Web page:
The first to propose Israeli military rule of the Gaza Strip was Bezalel Smotrich, and of late Netanyahu seems to be pondering the same option, though without admitting it publicly. Per the IDF’s assessment, a long-term Israeli military presence in the Strip would require it to triple its manpower, putting further strain on an already overstretched military. Gallant and Gantz each took to their podiums with a clear message for Netanyahu: Don’t even think about it.

Netanyahu’s reaction to Gallant’s protest this time was deliberately vague, simply an emphatic repetition of his mantra that the Gaza Strip will be “neither Hamastan nor Fatahstan” — the latter a pointed rejection of the American administration’s push for a revitalized Palestinian Authority to assume governance of the strip the day after.

Netanyahu opted against fanning the flames of Gallant’s rebellion for a number of reasons. The first is that he still remembers the fallout from his dismissal of Gallant last time around, which drew hundreds of thousands of protesters into the streets, forcing him to humiliatingly reinstate the recalcitrant minister. The second reason stems from the fact that now, Netanyahu will need every right-wing coalition member in order to cling to power after the expected resignation of Gantz and Gadi Eisenkot, for which they circled a date on the calendar in their Motzaei Shabbos press conference.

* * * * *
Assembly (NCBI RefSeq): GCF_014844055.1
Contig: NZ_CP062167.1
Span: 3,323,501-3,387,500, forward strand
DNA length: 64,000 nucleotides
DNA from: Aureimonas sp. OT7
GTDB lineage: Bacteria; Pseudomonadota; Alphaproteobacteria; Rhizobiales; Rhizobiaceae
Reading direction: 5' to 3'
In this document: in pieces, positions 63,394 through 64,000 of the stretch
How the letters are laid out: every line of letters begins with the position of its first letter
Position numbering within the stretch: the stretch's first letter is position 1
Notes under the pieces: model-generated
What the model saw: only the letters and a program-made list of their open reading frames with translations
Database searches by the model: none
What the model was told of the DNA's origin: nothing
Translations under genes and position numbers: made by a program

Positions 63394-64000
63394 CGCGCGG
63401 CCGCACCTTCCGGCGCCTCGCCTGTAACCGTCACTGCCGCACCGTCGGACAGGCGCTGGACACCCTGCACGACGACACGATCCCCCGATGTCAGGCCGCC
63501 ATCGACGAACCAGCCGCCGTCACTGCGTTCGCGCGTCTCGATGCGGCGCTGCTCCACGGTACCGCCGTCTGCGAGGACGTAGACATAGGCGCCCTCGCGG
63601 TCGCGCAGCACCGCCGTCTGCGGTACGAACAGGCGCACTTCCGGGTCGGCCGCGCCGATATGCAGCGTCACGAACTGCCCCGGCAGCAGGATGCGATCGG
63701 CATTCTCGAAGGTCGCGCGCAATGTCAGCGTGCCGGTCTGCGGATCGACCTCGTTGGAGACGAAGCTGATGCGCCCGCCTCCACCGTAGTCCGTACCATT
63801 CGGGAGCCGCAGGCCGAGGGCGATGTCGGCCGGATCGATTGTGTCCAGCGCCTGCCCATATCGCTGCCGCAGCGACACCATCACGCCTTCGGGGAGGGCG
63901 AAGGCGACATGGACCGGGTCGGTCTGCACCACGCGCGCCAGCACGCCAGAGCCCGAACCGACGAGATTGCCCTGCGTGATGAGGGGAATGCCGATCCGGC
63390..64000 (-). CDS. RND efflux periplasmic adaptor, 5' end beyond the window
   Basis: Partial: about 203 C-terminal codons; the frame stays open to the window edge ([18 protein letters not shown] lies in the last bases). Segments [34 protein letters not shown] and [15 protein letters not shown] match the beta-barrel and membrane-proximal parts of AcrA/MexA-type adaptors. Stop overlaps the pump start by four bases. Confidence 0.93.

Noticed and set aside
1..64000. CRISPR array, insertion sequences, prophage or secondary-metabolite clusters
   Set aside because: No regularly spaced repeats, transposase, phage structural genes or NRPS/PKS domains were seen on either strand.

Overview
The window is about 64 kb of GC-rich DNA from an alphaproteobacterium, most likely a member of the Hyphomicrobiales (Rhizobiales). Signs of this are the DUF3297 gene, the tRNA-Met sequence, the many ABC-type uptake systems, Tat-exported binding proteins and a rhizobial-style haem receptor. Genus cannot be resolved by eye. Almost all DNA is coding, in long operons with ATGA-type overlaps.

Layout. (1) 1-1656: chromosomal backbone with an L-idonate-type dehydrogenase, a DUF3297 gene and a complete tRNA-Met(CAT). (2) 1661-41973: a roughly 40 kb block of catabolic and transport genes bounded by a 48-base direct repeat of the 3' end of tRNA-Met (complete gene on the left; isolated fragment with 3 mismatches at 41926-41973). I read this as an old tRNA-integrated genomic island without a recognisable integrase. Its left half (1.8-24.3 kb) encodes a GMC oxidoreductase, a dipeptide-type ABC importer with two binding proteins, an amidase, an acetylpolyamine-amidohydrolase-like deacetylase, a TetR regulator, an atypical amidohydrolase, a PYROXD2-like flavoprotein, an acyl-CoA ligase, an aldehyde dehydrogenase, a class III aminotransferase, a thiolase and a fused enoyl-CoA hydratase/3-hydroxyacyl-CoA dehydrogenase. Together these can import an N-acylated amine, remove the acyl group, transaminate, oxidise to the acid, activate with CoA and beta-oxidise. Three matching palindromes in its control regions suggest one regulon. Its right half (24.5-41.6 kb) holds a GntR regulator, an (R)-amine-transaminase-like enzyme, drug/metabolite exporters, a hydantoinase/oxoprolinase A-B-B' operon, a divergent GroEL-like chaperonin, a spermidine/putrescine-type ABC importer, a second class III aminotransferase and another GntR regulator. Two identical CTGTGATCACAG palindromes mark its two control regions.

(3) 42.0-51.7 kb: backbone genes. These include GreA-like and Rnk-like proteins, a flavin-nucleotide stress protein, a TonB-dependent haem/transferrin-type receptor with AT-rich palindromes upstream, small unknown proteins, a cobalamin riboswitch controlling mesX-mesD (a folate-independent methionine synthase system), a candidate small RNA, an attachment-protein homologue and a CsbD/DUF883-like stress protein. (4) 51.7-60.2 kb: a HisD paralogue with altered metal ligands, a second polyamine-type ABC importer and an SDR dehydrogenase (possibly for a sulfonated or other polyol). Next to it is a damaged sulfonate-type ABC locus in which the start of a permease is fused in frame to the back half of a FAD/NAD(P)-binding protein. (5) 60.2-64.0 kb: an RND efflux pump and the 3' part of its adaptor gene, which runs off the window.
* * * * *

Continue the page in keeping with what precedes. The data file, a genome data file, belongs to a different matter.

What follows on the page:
To say that the two former chiefs of staff, Gantz and Eisenkot, are fed up with Netanyahu’s behavior would be the understatement of the century. The two have remained in the cabinet over the past two months due to an interplay of political and military considerations. On the military level, Gantz and Eisenkot believed that their opinion still carried weight in the war cabinet, but that has changed in recent weeks as Netanyahu deliberately excluded them from critical discussions about the conduct of the war.

And of course, there’s a political aspect as well — as there always is in Israel, even during a war. According to the polls, over eight seats’ worth of right-wing voters are currently resting under the big tent of Gantz’s National Unity Party, but if the latter quits the government and is successfully portrayed by Netanyahu as having jumped ship for political reasons in wartime, those right-wing voters will seek an alternative.